Buy to let: Beware the taxman

Plan ahead before you sell your rental flat and you could save, says Chris Partridge
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The Independent Online

It is when buy-to-let landlords come to sell up and reap the profits of their investment that the taxman comes up from behind and bites them hard.

Capital gains tax (CGT) now stands at 40 per cent for those in the higher tax bands, so anyone who has owned a property for more than a few months could be liable to pay a large sum if they have not planned in advance.

In the past, some landlords have omitted to mention capital gains to the taxman, but it is now very difficult to get away with this. HM Revenue and Customs is planning an offensive against buy-to-let, especially people who have bought properties abroad.

An amnesty has been offered to taxpayers who may have been underpaying: if they come clean by 22 June and pay the outstanding balance by 26 November, they will be charged a penalty of 10 per cent and interest of 7 per cent per annum on the shortfall. This compares with a maximum penalty of 100 per cent and possible criminal prosecution for deliberate tax evasion.

Offshore investors wishing to take advantage of the amnesty must visit https://disclosures.hmrc.gov.uk to own up. UK landlords must visit their local tax office.

"Immediately after the notification period ends on 22 June, we will target offshore bank account holders with undisclosed income and gains who do not make a disclosure," a HMRC spokesman said. "We met with representatives of the accountancy profession recently for their views on how we can best inform landlords of their existing obligation to report their property income to us and how we can help landlords to make accurate returns."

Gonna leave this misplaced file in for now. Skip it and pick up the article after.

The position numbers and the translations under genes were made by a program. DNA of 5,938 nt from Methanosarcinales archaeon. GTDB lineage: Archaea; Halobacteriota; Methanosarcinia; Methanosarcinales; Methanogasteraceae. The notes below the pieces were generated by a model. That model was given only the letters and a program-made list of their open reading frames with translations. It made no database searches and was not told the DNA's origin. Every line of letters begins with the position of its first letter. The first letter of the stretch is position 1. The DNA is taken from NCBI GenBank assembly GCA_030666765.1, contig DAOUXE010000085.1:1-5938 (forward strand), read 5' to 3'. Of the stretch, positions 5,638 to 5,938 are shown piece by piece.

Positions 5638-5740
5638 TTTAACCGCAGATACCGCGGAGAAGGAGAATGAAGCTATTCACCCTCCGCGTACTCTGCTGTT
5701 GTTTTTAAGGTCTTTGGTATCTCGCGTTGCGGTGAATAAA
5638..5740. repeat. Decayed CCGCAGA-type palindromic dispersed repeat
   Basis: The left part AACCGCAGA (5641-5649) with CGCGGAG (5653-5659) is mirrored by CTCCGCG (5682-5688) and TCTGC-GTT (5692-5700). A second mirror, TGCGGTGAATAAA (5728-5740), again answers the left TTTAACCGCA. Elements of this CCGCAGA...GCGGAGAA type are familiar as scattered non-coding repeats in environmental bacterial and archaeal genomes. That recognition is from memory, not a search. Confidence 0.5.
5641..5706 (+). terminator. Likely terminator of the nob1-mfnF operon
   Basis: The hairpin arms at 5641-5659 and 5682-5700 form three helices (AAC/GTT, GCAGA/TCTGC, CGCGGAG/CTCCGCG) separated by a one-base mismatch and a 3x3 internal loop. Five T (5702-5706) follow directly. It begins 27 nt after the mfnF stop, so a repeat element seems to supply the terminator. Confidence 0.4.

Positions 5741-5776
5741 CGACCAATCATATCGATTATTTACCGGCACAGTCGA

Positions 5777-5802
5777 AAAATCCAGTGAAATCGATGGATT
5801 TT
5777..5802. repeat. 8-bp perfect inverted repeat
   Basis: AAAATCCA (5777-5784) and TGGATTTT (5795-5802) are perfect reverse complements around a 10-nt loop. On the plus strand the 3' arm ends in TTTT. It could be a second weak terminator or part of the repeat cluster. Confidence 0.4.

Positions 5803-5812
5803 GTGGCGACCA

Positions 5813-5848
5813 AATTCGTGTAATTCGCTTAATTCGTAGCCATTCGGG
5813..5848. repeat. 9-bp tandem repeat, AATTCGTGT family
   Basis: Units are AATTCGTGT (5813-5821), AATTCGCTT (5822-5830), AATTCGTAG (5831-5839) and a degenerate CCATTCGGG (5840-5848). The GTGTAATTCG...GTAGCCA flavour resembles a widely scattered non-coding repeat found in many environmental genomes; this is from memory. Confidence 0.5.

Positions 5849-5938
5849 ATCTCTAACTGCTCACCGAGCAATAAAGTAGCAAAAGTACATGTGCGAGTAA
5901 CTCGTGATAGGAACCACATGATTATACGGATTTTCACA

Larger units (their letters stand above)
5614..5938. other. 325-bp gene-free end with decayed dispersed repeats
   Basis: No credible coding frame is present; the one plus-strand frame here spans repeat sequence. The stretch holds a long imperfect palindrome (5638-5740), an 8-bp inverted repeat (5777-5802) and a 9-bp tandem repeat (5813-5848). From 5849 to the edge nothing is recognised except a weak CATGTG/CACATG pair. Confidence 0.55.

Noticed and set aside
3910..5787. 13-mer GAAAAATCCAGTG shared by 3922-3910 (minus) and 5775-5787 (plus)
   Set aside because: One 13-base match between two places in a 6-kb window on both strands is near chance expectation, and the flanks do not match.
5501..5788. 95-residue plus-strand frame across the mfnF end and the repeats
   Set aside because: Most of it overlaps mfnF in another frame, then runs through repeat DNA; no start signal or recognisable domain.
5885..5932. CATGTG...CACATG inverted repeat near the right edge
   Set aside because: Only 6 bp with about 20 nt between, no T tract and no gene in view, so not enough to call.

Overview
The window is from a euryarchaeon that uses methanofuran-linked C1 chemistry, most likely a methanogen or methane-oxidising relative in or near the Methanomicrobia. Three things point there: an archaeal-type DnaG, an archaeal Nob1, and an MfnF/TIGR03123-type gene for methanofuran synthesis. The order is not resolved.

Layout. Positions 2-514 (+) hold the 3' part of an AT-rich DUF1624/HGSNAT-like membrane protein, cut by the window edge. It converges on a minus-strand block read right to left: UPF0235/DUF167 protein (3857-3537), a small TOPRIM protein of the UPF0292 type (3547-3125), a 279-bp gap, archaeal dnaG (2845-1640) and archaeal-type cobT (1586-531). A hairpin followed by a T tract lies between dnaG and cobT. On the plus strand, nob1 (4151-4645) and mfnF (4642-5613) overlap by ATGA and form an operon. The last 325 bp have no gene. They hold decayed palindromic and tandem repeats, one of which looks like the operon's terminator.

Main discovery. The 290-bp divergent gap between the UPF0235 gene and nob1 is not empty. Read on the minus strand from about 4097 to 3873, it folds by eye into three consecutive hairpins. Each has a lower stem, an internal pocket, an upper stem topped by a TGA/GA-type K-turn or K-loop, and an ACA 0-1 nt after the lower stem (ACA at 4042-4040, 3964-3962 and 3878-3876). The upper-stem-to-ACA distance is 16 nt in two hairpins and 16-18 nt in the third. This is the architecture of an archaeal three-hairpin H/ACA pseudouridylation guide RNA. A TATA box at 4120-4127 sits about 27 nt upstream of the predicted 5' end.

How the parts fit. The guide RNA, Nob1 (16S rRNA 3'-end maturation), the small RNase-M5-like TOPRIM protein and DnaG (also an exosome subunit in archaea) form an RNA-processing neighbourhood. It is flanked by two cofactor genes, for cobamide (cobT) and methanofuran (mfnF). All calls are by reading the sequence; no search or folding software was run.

There are several legitimate ways of reducing CGT exposure. The main one is taper relief, which reduces the tax payable according to the length of ownership by up to 40 per cent.

Married investors, and others in long-term relationships, can reduce the tax payable by giving the major share in the property to the partner paying least tax, advises Maurice Patry, a chartered accountant at Landlords Tax Services (www.landlordstax.co.uk).

"If the property is owned jointly, that can double the amount you can get tax-free, especially if one is paying a lower rate of tax," he says.

Another good way for a landlord to reduce their CGT commitment is to use the place as their main residence for a while.

"If you live in the property at any time during your ownership, the tax relief is enormous," Patry says. "I know a landlord who changes his address every few months to live in all his properties."

The drawback is that the move must be genuine, not just a few overnight stays.

"You have to move all your effects in, have a housewarming party and get on the electoral roll at your new address," Patry says. "There was a recent case where a farmer tried moving into a cottage on the farm during void periods, but the fact that he took his laundry back to his wife 400 yards away blew his argument."

The reverse situation, where a householder rents their main residence out while they work overseas, for example, can also render them unwittingly liable for CGT, so accurate records of the total period away must be kept.

At the extreme, landlords can escape CGT entirely by living abroad, but they will not be able to return at all in that period except for funerals of close relatives or life-saving operations.

"I have a client who didn't like CGT so upped sticks with his wife and six children and has gone to Cyprus for five years, so he won't have to pay it," Patry says. "You must not sell between the date you leave and the next 5 April, but otherwise you can sell at any time in the next five years and pay nothing."

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